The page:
A fellow native of Queens, NY, Richard Moody is a guitarist who has played in the bands As$troland and Miscegenator. He's currently working as a digital archivist for a museum in his adopted home of Pennsylvania, where he lives with his wife and three kids. Richard also spends some of his free time looking for music, which makes his a natural for the site's Record Collector club.
How long have you been collecting records?
I'm 48 and grew up in a musical house, radio always on. My grandma was a trained singer and my mom's favorite way to spend an evening was playing records while enjoying a glass of champagne. So, I was into music really young, I had my own stereo when I was seven or eight and mom bought me records to reward me for getting good grades or to make me feel better if was sick.
I've had a few on/off periods with collecting, though. I was buying records all the way thru high school, then when I went away to college I didn't have room or money for a turntable. I left all my records with mom and mostly bought tapes and CDs until I graduated and got a real job where I could afford a system. That was when I started to collect for real, all of the guys in As$troland are into records, too, so we would go on tour and come back with a van full of vinyl. And in the late '90s I was also DJ-ing a lot, I had a couple of weekly residencies in NYC spinning hip-hop or funk and breaks so most of my spare money went to records.
Then I met my wife and started a family, and I felt like I had to put music on the side for a while. I wasn't playing in a band or DJ-ing so I put my guitars and turntables away for years while we raised babies. I had mostly forgotten about it until we bought our house and my wife said, "You love your records, you should be playing them." She got me some speakers for my birthday and I got my equipment out and it was like I found a part of myself I had lost. That was five or six years ago, and it's been all systems go since then.
Where/how do you usually find your records these days?
I do the usual online stuff, buying on Discogs or Bandcamp or direct from the artists or labels, if I can, but I'm also lucky to have a few really good shops in my area (shout outs to Easton Record Exchange, Double Decker, and Spin Me Round records). There's nothing better than hitting a shop and finding something cool that you didn't expect to see when you walked in. Support your local shops, it's important!
What is the most you paid for a single record, where/how did you obtain it, and what was it?
A few years ago I decided to treat myself for my birthday and splash out for a really nice copy of Public Image Ltd. Metal Box. I paid about $120 for it on Discogs and was worth every cent, it's in great condition and it's also one of the best sounding records in my collection, the bass is massive. Otherwise, I'm not spending more than 40-50 bucks for too many records unless I find some crazy deal. The records are out there, if you're patient you'll find them (most of them anyway!).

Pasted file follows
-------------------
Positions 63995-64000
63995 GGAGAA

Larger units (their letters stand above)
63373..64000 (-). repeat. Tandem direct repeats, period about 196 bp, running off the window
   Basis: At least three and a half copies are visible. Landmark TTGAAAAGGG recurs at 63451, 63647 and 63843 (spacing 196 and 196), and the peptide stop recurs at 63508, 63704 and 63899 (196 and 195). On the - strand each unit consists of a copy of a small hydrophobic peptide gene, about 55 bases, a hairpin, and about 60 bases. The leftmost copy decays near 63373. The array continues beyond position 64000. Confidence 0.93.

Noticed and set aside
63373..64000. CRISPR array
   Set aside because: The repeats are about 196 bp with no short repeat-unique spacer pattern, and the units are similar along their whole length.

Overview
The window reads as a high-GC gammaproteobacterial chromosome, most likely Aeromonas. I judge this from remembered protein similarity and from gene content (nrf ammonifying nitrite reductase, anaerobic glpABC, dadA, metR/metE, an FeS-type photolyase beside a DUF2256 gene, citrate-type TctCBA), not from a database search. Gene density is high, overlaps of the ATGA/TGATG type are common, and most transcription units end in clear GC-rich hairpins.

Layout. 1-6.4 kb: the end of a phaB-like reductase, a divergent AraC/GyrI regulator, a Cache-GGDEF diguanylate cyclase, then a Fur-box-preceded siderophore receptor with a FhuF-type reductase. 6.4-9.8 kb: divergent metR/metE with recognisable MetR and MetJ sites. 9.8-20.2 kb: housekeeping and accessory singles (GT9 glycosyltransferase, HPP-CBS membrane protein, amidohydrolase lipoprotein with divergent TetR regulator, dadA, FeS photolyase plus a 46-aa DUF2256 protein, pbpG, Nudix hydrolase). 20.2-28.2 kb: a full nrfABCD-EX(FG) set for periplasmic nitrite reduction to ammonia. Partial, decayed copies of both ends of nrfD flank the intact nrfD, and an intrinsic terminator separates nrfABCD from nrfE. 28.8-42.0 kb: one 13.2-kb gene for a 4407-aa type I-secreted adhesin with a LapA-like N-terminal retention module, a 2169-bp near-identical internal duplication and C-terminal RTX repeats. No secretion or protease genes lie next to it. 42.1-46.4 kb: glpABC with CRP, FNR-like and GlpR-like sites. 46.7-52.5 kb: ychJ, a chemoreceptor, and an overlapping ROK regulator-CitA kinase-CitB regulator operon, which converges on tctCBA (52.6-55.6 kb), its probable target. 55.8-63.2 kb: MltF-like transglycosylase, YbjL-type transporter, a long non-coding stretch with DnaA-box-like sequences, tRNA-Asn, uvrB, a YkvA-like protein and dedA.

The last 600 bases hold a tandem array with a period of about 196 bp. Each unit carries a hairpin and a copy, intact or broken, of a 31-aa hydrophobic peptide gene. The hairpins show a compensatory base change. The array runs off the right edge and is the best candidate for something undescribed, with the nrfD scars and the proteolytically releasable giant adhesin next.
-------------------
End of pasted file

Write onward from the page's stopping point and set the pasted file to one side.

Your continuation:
If you to pick one record label you feel had/has the best track record of quality releases, who would that be and what are some key titles you love?
For punk/hardcore, Slap-a-Ham Records really defined a style and sound that I loved and still do. Back in the early '90s, I bought everything I could find on Slap because I knew Chris Dodge was picking great bands, and it was a personal highlight for As$troland to get on the last Bllleeeeaaarrrrgghhh! compilation. That said, my favorite label of all time is Blue Note Records. Whenever I find an original '50s or '60s Blue Note, I get a contact high, the records have such a magical vibe to me. I'm gonna be chasing those for the rest of my life.
Of everything in your current collection, what is your most prized record and why?
I had an unfortunate incident back in my DJ days where I lost a full crate of valuable funk and soul records in a taxi, including a lot of records I had since I was a young kid, so I try not to be too attached to my records. I've also had some valuable things stolen, and records come and go so you need to keep some perspective. It's just stuff. That said, I have some old jazz records that belonged to my grandfather that I'd be pretty bummed to lose.
Is there anything that frustrates you about the current record collecting scene?
Not really, any collector scene is going to have people trying to flip things for a profit or make artificially rare items so I don't get personally offended. You just have to laugh when you see stuff like "Limited Press of 2000" on a record. It's silly. I do wish more sellers would grade their records accurately, though.
One thing that I do find weird among people who post their records on Instagram or whatever is when someone has these super-rare records and plays them on absolute garbage turntables. Not that everyone needs to have "audiophile" equipment (I certainly don't), but maybe spend a little less on endless variants of a 30-year-old record and get a decent table instead?
Which records are still on your want list that you've had a tough time tracking down through the years?
My want list is so long it's ridiculous, there's so much stuff from all kinds of genres aside from the usual suspects most hardcore collectors are after. But to name a few records I would consider breaking the three figure mark again for:
- Parliament, Osmium (OG press on Invictus Records)
- Funkadelic: Any of the first three LP's on Westbound Records
- Wayne Jarrett, Showcase #1/Bubble Up (OG on Wackie's Records)
- Shudder to Think, Pony Express Record
Follow Richard on Instagram. Both As$troland and Miscegenator are on Facebook.
Tagged: record collector